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'Grades can influence many things.' - Columbia early admission Common App essay

help_me_123 1 / -  
Nov 1, 2015   #1
This is my response to the common app prompt "Reflect on a time when you challenged a belief or idea. What prompted you to act? Would you make the same decision again?"

I would appreciate some feedback on it. I specifically need help with a good way to end it as my ending is pretty abrupt and cynical at the moment. (I couldn't think of anything)

Grades can influence many things. A student's chances of being accepted into his or her dream college, the expectations placed on the students by others and sadly even the way the student's peers view him or her can be based on the student's grades. In this highly competitive generation, grades are seemingly all important, and rightfully so because there must be a way to quantifiably judge a student. Yet this idea has seemingly gone too far, to the point where grades are even influencing the attitudes of students towards certain things. I saw this unfold first hand during the beginning of my sophomore year, due to the summer assigned reading of Wuthering Heights by Emily Brontë.

The English II class at my school is known for giving an insanely difficult test on this book during the first week of school. Prior to the test, my class had intelligent class discussions about the book and everyone claimed to have enjoyed the tale of sin and revenge. Yet, once our horrendous test scores came back to us, not a single person claimed to have enjoyed the book. At first I thought that it was simply a jovial overreaction to our test scores, claiming that our lives were ruined thanks to the book and the test. However, as time went on, no one seemed to want to change their point of view about the book and soon the book's title became synonymous to something satanic. When I tried to argue the fact that the book itself was actually quite interesting, they all looked at me as though there were some screws loose in my head. In the end, I was only able to get my teacher to agree with me, which wasn't much to my advantage considering that she had made the test which had seemingly caused everyone's opinion of the book to be changed for the worse. At first many of my classmates assumed that I was advocating the book simply because I had gotten a good score on the test, as if I was speaking down upon them from some high up pedestal. Such an assumption raised a question inside of me. Did my classmates truly believe that grades were everything and anything that results in a bad grade should be considered some form of taboo? Even after I told them that I had not done very well on the test, they seemed to think that I was some heretic who did not really care about his grades.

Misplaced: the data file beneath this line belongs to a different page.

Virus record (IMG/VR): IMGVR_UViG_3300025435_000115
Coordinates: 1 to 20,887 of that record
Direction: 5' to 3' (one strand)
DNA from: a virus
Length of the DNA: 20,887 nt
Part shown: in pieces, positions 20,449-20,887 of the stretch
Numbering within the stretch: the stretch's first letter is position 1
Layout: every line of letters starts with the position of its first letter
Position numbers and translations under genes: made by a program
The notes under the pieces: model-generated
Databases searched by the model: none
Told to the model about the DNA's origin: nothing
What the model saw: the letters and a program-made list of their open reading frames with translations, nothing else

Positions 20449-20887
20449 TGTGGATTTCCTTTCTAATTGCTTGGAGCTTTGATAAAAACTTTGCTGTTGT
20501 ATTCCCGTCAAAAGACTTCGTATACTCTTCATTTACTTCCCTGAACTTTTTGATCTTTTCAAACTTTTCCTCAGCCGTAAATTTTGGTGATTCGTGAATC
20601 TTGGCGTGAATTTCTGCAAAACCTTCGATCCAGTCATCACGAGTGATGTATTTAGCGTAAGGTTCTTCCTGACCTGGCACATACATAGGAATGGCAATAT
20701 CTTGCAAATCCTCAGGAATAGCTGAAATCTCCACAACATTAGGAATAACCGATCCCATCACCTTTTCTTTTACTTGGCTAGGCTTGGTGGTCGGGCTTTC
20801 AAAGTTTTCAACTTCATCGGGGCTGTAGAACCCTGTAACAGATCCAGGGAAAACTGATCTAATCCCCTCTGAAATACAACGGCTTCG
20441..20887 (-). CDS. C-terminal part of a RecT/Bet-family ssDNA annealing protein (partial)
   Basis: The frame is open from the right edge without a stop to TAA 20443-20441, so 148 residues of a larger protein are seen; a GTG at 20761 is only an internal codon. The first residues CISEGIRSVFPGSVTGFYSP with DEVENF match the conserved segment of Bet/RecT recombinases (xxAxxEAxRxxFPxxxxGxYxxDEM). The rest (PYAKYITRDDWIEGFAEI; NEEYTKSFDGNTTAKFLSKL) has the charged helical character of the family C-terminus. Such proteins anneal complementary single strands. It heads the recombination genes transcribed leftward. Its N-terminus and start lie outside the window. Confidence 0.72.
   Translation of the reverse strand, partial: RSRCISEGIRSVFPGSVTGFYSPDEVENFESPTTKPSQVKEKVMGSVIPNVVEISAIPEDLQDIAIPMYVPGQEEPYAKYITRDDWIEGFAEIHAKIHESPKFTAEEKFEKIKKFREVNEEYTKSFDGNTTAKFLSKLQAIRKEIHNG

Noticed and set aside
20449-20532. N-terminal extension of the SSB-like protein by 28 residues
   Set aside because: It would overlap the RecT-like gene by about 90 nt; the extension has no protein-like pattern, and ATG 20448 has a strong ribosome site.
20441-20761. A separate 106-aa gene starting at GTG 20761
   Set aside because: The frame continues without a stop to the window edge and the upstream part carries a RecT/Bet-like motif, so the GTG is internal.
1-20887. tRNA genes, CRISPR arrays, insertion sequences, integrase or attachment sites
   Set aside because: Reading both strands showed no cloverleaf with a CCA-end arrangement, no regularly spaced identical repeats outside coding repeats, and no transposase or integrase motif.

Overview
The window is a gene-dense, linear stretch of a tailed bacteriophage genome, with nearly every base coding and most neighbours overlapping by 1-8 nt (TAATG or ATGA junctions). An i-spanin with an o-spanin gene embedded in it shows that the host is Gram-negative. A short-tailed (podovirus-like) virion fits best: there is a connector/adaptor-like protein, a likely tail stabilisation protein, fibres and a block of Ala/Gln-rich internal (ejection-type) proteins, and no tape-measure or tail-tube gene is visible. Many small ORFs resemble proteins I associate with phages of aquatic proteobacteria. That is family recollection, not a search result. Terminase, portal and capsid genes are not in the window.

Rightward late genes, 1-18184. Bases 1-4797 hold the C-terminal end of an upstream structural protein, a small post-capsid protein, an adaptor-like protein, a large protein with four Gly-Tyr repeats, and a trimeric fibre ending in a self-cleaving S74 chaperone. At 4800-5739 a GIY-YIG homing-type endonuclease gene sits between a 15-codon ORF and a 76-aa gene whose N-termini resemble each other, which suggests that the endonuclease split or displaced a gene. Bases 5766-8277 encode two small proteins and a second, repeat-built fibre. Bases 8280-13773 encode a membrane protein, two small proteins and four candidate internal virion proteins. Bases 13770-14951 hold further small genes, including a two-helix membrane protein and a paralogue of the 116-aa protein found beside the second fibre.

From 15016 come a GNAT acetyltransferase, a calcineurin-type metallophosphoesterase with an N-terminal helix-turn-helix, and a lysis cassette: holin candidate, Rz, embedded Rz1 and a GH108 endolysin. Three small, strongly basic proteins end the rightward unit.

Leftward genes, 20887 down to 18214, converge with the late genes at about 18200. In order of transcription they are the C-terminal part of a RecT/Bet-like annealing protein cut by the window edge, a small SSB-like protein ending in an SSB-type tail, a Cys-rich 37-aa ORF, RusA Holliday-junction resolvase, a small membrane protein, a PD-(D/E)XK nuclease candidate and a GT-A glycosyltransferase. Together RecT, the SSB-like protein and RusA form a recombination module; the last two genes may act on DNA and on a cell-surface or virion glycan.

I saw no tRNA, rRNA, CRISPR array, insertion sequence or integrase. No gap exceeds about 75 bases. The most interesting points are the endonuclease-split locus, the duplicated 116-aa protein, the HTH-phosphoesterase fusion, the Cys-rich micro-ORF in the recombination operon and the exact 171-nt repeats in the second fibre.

At the time I had not realized that I was actually challenging anything other than the fact that my classmates thought that the book was not worth reading. However, upon looking back on the incident, I realize that I was challenging the very importance of grades. While school should be a place of learning and gaining knowledge, it has simply become a place to earn a letter grade that will allow one to be considered by colleges and universities. While I too care about grades just as much as my classmates, I did not see a reason to forsake a book and all that could be learned from it simply due to a bad test grade.

What I challenged was not something major, it was simply my friends and their assumptions. Yet through this challenge I was able to gain insight into my friends' personalities and how they view education itself. I, someone who is normally quite shy, was able to advocate something that nearly everyone else was against. But perhaps most importantly, I've realized that people's original points of view may be extremely fickle and can easily be swayed.

P.S. The Word Limit is 650
Hanan125 4 / 9 2  
Nov 2, 2015   #2
In paragraph 2 :

Line 3 : irealize should be I realized .
Line 4 : it has simply become should be became
Line 6 : while I too should be also .

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